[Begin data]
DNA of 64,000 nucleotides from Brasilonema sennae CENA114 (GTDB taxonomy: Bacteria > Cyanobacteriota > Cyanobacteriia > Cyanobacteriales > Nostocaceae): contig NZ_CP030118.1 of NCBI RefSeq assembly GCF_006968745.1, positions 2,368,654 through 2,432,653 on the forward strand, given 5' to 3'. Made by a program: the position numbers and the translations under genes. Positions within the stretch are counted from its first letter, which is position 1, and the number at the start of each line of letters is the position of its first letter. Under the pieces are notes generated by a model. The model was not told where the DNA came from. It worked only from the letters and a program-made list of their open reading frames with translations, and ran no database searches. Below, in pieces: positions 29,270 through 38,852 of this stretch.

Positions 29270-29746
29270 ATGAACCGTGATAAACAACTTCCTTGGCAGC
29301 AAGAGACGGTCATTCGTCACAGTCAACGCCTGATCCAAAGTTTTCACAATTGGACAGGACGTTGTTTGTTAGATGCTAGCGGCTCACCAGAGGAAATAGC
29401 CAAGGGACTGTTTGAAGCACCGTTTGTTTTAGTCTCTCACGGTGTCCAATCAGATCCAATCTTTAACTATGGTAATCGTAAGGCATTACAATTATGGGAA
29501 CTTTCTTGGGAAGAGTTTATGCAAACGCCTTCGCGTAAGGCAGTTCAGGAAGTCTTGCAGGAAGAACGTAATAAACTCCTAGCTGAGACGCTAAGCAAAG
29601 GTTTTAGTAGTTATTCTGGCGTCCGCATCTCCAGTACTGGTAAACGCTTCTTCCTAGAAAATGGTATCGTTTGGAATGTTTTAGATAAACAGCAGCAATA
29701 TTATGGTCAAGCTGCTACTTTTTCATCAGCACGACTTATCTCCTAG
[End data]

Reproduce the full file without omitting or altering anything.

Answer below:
DNA of 64,000 nucleotides from Brasilonema sennae CENA114 (GTDB taxonomy: Bacteria > Cyanobacteriota > Cyanobacteriia > Cyanobacteriales > Nostocaceae): contig NZ_CP030118.1 of NCBI RefSeq assembly GCF_006968745.1, positions 2,368,654 through 2,432,653 on the forward strand, given 5' to 3'. Made by a program: the position numbers and the translations under genes. Positions within the stretch are counted from its first letter, which is position 1, and the number at the start of each line of letters is the position of its first letter. Under the pieces are notes generated by a model. The model was not told where the DNA came from. It worked only from the letters and a program-made list of their open reading frames with translations, and ran no database searches. Below, in pieces: positions 29,270 through 38,852 of this stretch.

Positions 29270-29746
29270 ATGAACCGTGATAAACAACTTCCTTGGCAGC
29301 AAGAGACGGTCATTCGTCACAGTCAACGCCTGATCCAAAGTTTTCACAATTGGACAGGACGTTGTTTGTTAGATGCTAGCGGCTCACCAGAGGAAATAGC
29401 CAAGGGACTGTTTGAAGCACCGTTTGTTTTAGTCTCTCACGGTGTCCAATCAGATCCAATCTTTAACTATGGTAATCGTAAGGCATTACAATTATGGGAA
29501 CTTTCTTGGGAAGAGTTTATGCAAACGCCTTCGCGTAAGGCAGTTCAGGAAGTCTTGCAGGAAGAACGTAATAAACTCCTAGCTGAGACGCTAAGCAAAG
29601 GTTTTAGTAGTTATTCTGGCGTCCGCATCTCCAGTACTGGTAAACGCTTCTTCCTAGAAAATGGTATCGTTTGGAATGTTTTAGATAAACAGCAGCAATA
29701 TTATGGTCAAGCTGCTACTTTTTCATCAGCACGACTTATCTCCTAG